Patarei as a Central Prison (1920-1940; 1991-2002)


The Toompea Castle as well as the Fat Margaret cannon tower burned during the revolutions of 1917. Both had been used as prisons and became uninhabitable after the fires. Therefore, the Patarei Casern was handed over to the newly established Republic of Estonia’s Ministry of Justice in 1919 and was put to use as a prison in 1920 after some reconstruction.

During the renovation, the building was enforced with internal walls, partitions, iron gates and occasionally even double bars. With its nearly two metre thick walls, the former fort was ideal for a prison. Turning forts that have lost its original purpose into prisons has been quite common around the world. The best known examples are the Tower of London and the Peter and Paul Fortress in St. Petersburg. Nowadays, both have become museums.

The central prison was opened in the Patarei complex in 1920. It was the largest in Estonia, housing around 1000 prisoners. The complex included a hospital, a sewing workshop, a printing and binding room, etc. The principle was that in order to save public money, prisoners had to cover their own living expenses.

Criminals, who had been convicted for anti-state acts, ended up in the prison in waves. They considered themselves political prisoners or prisoners of conscience. In a situation where the activity of the communist party was forbidden in the Republic of Estonia, the communists sought opportunities to undermine Estonia’s independence.

They were supported by the neighbouring Soviet Union and numerous communist figures. Soviet spies were imprisoned. In 1925 and 1926, a separate department was built on the first floor of the gorge for communists who served a life sentence, as their number had increased considerably. In mid-1930s, members of the Vaps (an association of the Estonian War of Independence veterans) movement were hit. In 1934-1935, they had been excluded from political life and widely imprisoned on charges of an attempted coup.

In the 1930s, Patarei was extended by two new departments: a comms building between the wings of the lunette and a solitary confinement cells’ building (for those serving a life sentence) on the east side of the gorge. Now, the normal capacity of the prison was approximately 1,200 detainees.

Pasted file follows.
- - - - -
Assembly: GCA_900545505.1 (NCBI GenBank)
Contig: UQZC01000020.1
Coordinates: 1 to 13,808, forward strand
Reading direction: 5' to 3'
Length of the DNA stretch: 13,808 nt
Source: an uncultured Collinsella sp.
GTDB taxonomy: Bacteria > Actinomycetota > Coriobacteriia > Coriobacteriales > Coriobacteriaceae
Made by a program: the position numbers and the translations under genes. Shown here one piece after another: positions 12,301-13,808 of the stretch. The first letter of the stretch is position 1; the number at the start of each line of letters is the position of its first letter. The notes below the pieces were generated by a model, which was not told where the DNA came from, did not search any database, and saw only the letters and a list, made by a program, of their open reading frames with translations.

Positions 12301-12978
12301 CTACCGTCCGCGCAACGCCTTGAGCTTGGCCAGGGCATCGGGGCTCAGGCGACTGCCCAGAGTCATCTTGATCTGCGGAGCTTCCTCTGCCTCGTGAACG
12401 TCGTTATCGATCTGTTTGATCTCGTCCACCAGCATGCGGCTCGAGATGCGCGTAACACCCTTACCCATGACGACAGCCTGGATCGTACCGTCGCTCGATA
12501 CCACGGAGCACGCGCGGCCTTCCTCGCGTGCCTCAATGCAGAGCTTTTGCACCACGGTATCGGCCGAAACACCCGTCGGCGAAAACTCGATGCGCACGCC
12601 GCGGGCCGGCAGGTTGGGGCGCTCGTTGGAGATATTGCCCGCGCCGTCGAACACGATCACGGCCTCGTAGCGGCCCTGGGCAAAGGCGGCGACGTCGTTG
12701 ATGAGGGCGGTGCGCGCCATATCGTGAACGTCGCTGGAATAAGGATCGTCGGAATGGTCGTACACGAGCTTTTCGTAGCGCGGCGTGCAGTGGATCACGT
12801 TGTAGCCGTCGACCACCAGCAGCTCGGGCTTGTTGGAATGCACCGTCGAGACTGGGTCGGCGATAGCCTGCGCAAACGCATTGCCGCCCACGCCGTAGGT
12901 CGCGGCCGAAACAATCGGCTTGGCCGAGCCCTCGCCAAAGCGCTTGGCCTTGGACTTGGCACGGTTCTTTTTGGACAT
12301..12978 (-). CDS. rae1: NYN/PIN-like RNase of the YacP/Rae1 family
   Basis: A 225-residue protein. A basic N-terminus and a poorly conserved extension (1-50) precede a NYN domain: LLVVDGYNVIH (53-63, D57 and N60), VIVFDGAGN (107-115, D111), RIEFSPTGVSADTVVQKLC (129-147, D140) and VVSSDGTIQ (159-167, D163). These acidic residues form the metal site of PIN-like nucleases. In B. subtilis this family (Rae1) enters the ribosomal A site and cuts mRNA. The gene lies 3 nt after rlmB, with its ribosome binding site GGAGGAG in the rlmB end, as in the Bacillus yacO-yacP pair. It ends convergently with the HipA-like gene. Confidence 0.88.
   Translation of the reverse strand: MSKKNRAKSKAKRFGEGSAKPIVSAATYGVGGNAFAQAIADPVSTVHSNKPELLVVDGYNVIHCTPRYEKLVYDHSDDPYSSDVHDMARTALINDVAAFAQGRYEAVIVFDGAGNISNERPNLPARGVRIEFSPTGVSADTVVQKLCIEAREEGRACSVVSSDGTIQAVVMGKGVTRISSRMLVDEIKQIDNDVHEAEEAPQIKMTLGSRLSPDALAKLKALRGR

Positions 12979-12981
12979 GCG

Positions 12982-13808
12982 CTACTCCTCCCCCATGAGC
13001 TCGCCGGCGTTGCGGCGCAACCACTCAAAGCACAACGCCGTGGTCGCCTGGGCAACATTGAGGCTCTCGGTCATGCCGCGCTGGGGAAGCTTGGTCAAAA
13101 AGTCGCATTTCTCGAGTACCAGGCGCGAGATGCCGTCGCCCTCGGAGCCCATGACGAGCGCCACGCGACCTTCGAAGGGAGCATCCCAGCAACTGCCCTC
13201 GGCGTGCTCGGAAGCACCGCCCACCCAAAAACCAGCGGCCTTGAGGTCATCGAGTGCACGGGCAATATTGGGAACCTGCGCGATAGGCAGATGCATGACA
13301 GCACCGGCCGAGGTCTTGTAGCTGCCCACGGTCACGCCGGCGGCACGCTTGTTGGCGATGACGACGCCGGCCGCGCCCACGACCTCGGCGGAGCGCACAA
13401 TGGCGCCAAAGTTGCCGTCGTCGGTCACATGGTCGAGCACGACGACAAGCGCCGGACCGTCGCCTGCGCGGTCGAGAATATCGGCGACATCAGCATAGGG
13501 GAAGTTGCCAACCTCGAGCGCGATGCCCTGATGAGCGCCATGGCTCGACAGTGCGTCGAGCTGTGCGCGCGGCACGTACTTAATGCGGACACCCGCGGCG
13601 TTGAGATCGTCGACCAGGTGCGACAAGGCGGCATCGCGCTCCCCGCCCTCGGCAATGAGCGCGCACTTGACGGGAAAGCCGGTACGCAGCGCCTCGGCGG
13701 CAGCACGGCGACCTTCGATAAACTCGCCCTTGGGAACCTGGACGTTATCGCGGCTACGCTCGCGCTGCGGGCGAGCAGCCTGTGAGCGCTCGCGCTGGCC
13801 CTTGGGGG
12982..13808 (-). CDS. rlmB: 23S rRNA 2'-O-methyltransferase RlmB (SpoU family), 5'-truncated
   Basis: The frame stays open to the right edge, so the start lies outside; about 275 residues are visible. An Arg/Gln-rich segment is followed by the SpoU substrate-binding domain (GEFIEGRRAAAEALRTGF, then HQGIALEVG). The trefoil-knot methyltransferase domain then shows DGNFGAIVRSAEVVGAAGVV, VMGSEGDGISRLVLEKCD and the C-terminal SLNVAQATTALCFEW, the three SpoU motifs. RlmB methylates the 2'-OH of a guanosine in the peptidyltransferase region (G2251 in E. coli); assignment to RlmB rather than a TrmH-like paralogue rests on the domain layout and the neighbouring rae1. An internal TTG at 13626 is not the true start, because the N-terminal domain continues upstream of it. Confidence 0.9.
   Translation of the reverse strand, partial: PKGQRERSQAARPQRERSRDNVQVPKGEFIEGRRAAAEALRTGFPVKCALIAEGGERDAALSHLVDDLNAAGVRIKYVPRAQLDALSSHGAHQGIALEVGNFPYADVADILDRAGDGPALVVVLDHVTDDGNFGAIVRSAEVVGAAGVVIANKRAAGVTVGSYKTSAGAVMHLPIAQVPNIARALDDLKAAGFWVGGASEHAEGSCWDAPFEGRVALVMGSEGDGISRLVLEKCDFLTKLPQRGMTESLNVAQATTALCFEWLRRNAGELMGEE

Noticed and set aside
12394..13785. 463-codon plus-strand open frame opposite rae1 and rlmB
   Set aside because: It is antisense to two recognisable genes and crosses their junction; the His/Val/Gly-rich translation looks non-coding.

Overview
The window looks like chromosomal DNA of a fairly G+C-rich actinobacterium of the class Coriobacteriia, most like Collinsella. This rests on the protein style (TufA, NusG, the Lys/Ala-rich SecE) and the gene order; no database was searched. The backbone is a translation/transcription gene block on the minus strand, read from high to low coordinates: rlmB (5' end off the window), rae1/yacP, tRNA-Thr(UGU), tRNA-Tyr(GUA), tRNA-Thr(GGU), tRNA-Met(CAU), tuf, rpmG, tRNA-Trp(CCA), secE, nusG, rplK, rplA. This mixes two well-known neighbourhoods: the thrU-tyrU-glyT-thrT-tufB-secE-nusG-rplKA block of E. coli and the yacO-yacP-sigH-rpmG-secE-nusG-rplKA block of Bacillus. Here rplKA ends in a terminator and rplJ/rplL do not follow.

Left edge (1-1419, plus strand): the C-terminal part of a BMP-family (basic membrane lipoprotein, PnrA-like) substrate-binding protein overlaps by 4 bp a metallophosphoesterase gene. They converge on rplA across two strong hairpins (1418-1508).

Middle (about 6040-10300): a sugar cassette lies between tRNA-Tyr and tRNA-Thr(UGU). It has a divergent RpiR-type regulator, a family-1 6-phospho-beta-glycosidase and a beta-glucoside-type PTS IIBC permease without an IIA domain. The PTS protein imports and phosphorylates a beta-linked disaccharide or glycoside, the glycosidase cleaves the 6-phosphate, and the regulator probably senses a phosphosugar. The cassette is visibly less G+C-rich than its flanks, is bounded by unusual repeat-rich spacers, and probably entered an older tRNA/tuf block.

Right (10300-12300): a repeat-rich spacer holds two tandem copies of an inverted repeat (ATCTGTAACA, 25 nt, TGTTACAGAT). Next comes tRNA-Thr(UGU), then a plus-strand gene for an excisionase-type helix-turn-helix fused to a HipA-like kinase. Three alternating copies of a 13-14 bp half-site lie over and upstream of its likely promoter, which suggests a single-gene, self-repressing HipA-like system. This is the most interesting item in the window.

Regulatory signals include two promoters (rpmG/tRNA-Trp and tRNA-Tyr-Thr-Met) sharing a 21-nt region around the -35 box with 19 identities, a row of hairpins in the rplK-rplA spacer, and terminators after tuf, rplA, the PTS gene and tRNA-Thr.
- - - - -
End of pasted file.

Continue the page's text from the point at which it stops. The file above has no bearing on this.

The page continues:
The number of prisoners who passed through Patarei in a year was much higher, because many who served short-term sentences had been transferred to labour camps in the countryside. Of Estonia’s ~1,1 million inhabitants, there were an average of 3,142 detainees per year in prisons in 1924-1933 and an average of 3,642 persons per year in 1934-1938.

During the interwar period of independence, executions of criminals, who were sentenced to death, were also carried out in Patarei. Normally, the person sentenced to death was given a poisonous drink. The penalty was carried out by hanging if the executee refused to take the poison.

Most of the detainees were common criminals, not political prisoners. On 7 May 1938, the newly appointed president Konstantin Päts declared an amnesty, releasing a total of 104 communists and 79 Vaps members from prisons. By the summer of 1940, in addition to ordinary criminals, there were 36 prisoners in Patarei that had been convicted for espionage in favour of the USSR, and 7 persons that had been convicted for other crimes against the state.

The authoritarian rule of president Päts did not correspond to what was and is considered democratic governance. Nevertheless, the policies of the so-called Era of Silence did not strike fear in the average citizen or even the political opponents (of imprisonment or severe punishment). The arrest and conviction of popular Vaps members was part of a post-coup campaign and they were released as the regime stabilised.

The situation was different with the communists: the activity of the Communist Party was banned since December 1918, i.e. for almost the entire interwar period of the Republic of Estonia.

After Estonia regained independence, Patarei was once again renamed Central Prison. The last death sentence was carried out in Patarei in 1991, after the restoration of Estonia’s independence. On 27 December 2002, Patarei’s 82-year history as a prison officially came to an end. In 2002, most Central Prison’s detainees were transferred to a newly opened prison in Tartu.